Introduction to European Trade Marks

What is a European Union trade mark?

A European Union Trade Mark (EUTM) provides trade mark protection in all 28 member states of the European Union through one registration, namely: Austria, Belgium, Bulgaria, Croatia, Cyprus, Czech Republic, Denmark, Estonia, Finland, France, Germany, Greece, Hungary, Ireland, Italy, Latvia, Lithuania, Luxembourg, Malta, Netherlands, Poland, Portugal, Romania, Slovakia, Slovenia, Spain, Sweden and the UK.

The following types of marks may be registered as EUTMs:

  • Word marks or combinations of words, letters and/or numerals.
  • Figurative marks: logos, symbols, and designs etc.
  • Colours or combinations of colours.
  • Three-dimensional marks.
  • Sound marks.

It is not possible to register a series of marks as an EUTM; separate EUTM applications would need to be filed if protection is needed for multiple versions of the same trade mark.

An EUTM is a unitary right valid for the whole European Union. It is not possible to limit a EUTM to only certain countries; similarly it is not possible to assign a EUTM for certain member states. If insurmountable objections are raised against the registration of a EUTM which are only relevant to certain member states, this will result in the application being refused protection as a EUTM. It may still be possible to register the trade mark as a national trade mark registration in the countries where the obstacle does not exist, including by converting the EUTM into national applications in those countries.

An EUTM registration is registered for 10 years and may be renewed for further 10 year periods indefinitely. EUTM registrations are automatically extended to countries joining the European Union without further payment or formalities needed.

An EUTM confers on its owner the right to prevent third parties from using the same or similar trade mark in the course of trade without authorisation in relation to the same or similar goods and/or services. In some instances, a trade mark owner may be able to stop another party from using the same or similar mark on unrelated goods and/or services if their mark enjoys a significant reputation.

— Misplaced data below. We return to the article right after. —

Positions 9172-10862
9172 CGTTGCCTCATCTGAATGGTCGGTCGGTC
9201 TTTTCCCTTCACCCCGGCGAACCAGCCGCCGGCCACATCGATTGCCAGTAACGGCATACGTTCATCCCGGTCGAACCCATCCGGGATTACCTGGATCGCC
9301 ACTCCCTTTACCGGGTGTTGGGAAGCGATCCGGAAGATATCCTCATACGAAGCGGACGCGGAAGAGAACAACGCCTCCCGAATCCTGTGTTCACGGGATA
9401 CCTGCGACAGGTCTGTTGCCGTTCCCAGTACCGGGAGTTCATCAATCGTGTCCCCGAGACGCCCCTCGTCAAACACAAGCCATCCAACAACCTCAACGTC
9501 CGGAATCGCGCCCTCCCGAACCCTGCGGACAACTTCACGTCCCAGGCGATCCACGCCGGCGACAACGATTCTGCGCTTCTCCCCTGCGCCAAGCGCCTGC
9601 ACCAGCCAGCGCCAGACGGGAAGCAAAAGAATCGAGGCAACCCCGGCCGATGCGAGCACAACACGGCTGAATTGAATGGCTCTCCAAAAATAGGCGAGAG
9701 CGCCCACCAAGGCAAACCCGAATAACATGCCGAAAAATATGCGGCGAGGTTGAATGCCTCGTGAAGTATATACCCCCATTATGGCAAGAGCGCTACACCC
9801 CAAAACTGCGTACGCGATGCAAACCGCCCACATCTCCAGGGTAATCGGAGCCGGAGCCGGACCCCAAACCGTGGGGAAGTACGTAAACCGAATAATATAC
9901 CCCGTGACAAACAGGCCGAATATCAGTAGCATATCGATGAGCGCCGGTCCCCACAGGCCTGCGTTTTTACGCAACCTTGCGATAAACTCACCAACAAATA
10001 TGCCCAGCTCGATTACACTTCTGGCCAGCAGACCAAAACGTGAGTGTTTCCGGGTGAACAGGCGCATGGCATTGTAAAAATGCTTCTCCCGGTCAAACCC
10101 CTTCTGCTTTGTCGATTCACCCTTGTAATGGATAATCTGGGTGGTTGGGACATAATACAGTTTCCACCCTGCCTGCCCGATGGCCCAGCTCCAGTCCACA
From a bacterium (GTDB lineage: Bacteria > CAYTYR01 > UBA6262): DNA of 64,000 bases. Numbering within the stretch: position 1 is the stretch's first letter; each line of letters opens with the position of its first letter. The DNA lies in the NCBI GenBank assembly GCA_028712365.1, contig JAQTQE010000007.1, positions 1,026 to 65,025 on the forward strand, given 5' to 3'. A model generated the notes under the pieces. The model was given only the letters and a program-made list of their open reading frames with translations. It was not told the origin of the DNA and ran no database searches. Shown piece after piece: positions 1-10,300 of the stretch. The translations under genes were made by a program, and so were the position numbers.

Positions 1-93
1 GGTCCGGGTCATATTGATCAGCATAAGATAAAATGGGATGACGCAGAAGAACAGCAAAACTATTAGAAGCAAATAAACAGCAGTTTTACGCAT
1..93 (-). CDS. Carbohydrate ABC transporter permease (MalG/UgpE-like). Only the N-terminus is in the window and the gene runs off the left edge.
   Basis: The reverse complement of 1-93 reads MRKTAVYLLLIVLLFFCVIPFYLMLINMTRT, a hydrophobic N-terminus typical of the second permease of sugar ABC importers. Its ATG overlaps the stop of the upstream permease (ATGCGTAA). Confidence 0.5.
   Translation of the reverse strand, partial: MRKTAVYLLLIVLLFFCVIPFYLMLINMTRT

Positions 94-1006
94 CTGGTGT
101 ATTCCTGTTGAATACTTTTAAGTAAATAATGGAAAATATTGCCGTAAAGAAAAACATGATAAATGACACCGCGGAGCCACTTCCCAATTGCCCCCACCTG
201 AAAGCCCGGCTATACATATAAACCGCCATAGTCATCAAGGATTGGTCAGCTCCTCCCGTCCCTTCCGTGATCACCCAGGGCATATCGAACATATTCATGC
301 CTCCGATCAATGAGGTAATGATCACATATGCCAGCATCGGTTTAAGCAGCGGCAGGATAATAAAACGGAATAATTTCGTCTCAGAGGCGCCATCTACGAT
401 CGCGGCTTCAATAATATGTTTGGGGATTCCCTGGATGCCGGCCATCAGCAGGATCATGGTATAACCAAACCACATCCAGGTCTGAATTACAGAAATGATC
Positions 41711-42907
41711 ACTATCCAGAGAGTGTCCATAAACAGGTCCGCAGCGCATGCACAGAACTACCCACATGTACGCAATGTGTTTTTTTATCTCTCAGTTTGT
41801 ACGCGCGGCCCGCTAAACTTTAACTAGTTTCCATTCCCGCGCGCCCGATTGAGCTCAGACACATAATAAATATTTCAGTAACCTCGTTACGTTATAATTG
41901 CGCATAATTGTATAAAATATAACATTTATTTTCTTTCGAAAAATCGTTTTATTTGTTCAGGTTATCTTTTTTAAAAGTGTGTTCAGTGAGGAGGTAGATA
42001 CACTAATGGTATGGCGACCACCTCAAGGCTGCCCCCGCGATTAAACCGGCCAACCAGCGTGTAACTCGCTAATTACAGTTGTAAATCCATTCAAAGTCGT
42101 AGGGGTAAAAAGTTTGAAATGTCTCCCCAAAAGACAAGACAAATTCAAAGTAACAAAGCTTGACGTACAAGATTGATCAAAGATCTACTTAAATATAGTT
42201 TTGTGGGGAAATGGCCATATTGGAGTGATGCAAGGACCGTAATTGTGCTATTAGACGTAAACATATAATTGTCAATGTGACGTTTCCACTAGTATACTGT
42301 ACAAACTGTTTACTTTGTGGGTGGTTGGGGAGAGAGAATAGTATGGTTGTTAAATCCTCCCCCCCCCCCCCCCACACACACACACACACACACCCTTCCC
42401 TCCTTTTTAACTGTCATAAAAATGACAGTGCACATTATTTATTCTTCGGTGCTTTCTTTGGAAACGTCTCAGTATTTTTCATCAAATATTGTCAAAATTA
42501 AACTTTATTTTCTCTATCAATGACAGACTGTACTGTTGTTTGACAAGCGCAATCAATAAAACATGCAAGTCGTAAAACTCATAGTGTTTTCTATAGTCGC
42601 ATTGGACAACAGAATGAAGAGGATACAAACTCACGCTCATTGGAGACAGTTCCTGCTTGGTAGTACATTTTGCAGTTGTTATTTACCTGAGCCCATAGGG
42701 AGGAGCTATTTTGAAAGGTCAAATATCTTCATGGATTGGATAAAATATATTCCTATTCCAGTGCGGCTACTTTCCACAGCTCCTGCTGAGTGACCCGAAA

Prior to the filing of any new EUTM and certainly before putting the proposed trade mark into use, trade mark availability searches are recommended to detect any registered trade mark infringement risk as well as potential obstacles to trade mark registration. To file an EUTM application we would need the following:

  • Name and address of the intended trade mark owner.
  • Details of the trade mark to be filed.
  • A representation of the trade mark if it is a figurative mark in black and white or in colour depending on how the mark is to be filed, preferably in .jpeg format.
  • A list of the goods and /or services for which trade mark is to be registered.
  • Details of any earlier foreign rights for the same mark from which priority or seniority may be claimed.

Your trade mark must be put to use in the European Union in relation to the goods and /or services for which protection has been obtained to prevent your EUTM registration being susceptible to revocation for non-use. An EUTM registration may be revoked if the trade mark the subject of the registration is not used in any five year period following its registration. If you are uncertain whether the use made of the mark or proposed to be made would be sufficient to rebut any potential revocation proceedings instigated by your competitors or other third parties, our attorneys would be happy to provide assistance.

We have extensive experience in prosecuting EUTM applications and managing our client’s EUTM interests generally. We regularly assist our clients in choosing trade marks which are available for use as well as for trade mark registration as a EUTM.

Our pre-application services include:

  • Trade mark availability searches.
  • Company name and domain name enquiries.
  • Arranging investigations into use of third party trade marks for possible vulnerability of registrations on non-use grounds.
  • Negotiations with earlier trade mark owners with a view to addressing obstacles posed by their trade mark rights.

In securing and maintaining registration our services include:

  • Analysis of goods and services offered for correct classification on the Trade Mark Register.
  • Drafting of specifications of goods and services.
  • Advice upon appropriate presentation of trade marks for registration.
  • Advice upon official objections raised and preparation of responses thereto, including written submissions before the European Union Intellectual Property Office.
  • Representation of clients in opposition proceedings.
  • Negotiation of co-existence agreements.
  • Coordination of future renewals of trade mark registrations.
  • Protection of trade marks beyond the European Union.
  • Assistance in licensing or assignment of trade mark rights.
  • Enforcement of Intellectual Property Rights.
  • Setting up watch services to avoid dilution of registered rights.